NCTJ Report: Addressing Newsroom’s Social Class Issues as a ‘Priority’

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Newsroom bosses have been told to address issues related to the social class backgrounds of their workforces as a “priority”.

Research consultant Mark Spilsbury issued the warning in its annual report for the National Council for Journalism Education on Diversity in the Industry.

In the report, Mark predicted it was ‘likely’ the under-representation of lower social groups in journalism would continue – echoing the same prediction he made last year.

However, he found some improvements to newsroom diversity – including a decrease in the proportion of journalists from white ethnic groups and a “good gender balance” with 49% of senior positions held by women.

In the foreword to the report, NCTJ Managing Director Joanne Butcher wrote, “It is encouraging to see that there is good progress in gender balance, including at senior editorial levels. where it was feared that there was a gender disparity.

“Progress has also been made with the employment of journalists with disabilities and health problems.

“To some extent there has been an improvement in ethnic representation, although there is still work to be done.

“What is worrying is that there are clearly problems associated with the promotion of people from non-white ethnic groups to more senior editorial positions.

“There are also lingering issues with social class that need to be addressed as a priority. This is linked to the fact that journalism is a “college-level” profession, with most new entrants being selected from a pool of highly qualified graduates.

“As those in tertiary education are not representative of the wider population, so (without specific targeting) those recruited into journalism from college will not be either.”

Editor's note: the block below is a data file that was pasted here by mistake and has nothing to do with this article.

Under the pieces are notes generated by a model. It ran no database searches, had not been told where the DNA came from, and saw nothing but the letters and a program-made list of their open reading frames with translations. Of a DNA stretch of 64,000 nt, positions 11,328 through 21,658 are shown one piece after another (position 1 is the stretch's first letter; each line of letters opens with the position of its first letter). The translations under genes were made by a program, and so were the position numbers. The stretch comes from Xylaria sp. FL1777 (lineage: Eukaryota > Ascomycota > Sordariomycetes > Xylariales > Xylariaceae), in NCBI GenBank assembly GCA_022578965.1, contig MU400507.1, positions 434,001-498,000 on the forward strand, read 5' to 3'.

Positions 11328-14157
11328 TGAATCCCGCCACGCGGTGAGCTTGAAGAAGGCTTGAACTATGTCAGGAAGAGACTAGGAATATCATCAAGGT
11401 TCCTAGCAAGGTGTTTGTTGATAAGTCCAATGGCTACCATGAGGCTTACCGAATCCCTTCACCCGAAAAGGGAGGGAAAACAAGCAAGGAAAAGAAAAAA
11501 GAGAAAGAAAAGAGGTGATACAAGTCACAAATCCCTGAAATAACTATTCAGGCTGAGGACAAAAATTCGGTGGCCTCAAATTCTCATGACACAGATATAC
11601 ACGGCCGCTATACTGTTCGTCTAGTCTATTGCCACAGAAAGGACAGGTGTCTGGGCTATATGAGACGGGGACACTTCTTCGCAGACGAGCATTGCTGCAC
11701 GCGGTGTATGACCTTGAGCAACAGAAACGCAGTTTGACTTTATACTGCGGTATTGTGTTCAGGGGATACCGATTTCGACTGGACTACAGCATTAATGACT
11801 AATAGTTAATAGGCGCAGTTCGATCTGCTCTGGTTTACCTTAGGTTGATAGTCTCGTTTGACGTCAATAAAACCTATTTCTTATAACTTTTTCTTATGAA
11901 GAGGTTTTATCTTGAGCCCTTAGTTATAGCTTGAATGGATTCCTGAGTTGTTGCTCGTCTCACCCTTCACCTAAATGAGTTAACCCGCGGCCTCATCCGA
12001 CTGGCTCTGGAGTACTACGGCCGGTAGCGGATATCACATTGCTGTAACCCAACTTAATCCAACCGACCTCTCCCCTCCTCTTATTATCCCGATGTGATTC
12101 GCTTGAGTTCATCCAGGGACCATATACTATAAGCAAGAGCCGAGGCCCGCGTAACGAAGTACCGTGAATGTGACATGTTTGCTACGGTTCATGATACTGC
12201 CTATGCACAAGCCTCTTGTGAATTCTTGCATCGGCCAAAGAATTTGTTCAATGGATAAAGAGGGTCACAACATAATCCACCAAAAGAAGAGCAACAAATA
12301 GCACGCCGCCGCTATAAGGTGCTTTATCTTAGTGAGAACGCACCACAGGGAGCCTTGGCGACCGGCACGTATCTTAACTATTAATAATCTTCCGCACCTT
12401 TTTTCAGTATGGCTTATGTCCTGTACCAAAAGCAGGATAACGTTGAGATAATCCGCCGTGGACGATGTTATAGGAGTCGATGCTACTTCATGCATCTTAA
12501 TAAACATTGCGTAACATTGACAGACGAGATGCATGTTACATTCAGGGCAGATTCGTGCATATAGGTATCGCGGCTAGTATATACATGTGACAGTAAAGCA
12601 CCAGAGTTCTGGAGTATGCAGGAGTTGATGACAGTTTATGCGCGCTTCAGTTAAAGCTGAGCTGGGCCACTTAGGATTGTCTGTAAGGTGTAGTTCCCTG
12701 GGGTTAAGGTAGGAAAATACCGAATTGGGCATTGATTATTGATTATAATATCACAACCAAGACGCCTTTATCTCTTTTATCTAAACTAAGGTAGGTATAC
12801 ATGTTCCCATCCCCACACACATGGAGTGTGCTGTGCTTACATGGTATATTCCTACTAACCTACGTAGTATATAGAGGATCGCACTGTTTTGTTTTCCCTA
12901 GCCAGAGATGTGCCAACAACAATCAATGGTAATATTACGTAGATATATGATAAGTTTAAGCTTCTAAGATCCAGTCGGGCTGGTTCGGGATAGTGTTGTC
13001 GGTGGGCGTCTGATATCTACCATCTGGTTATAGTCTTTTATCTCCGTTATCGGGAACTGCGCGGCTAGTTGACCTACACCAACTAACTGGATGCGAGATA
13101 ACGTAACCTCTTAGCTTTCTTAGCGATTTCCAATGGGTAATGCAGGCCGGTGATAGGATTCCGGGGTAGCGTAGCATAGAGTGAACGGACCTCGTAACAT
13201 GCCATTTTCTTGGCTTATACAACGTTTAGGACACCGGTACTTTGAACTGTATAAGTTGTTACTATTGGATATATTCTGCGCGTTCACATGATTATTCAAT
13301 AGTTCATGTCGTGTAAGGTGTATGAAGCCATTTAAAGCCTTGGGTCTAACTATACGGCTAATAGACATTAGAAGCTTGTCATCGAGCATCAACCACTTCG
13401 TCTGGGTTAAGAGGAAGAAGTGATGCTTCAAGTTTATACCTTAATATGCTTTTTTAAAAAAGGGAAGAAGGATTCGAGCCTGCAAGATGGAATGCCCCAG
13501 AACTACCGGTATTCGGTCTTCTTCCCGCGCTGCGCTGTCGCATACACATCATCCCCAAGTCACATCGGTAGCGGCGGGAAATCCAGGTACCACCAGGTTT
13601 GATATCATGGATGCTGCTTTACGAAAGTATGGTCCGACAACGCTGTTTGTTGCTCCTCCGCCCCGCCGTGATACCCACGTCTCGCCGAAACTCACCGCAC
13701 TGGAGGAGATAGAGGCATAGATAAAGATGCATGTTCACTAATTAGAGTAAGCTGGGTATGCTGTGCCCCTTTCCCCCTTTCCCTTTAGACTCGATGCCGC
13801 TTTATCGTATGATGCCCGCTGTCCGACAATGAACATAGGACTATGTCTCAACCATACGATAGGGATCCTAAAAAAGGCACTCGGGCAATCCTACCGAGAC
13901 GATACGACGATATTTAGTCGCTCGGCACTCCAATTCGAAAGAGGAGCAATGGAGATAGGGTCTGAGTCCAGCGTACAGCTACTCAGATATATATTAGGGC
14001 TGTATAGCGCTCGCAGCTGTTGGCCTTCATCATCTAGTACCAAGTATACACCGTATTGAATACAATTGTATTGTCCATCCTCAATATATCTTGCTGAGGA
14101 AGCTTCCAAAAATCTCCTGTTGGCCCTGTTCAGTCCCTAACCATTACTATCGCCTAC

Mark’s research found that the proportion of writers from non-white ethnic backgrounds is only 10% compared to 14% in junior roles.

It also revealed that 80% of journalists had a parent in one of the three highest occupational groups, compared to 42% of all UK workers, while only 2% had a parent in the two lowest occupational groups, compared to 20% of all workers.

Addressing these issues, Mark added: “The maintenance of very high levels of qualification of journalists may be the cause. Journalism employers recruit (mainly) graduates as new entrants, but higher education entrants are not themselves representative of the wider population.

“To the extent that journalism continues to recruit primarily from a pool that is itself under-representative of individuals from lower social groups, under-representation is likely to continue.”

Explaining NCTJ’s role in addressing these issues, Joanne highlighted the organization’s “diversity and inclusion action plan.”

Elements of the plan include working with universities to increase the proportion of their students from non-upper social class backgrounds and encouraging employers to examine their recruitment and career development practices.

She also noted plans to expand programs, including the Journalism Diversity Fund, the Community News Project and the Journalism Skills Academy, as well as helping to increase the number of learning available across the sector.

Joanne wrote, “We know we need to do more and that is what we are currently debating at NCTJ and with our partners. Expect to see larger investments and the introduction of more interventions designed to make a difference.


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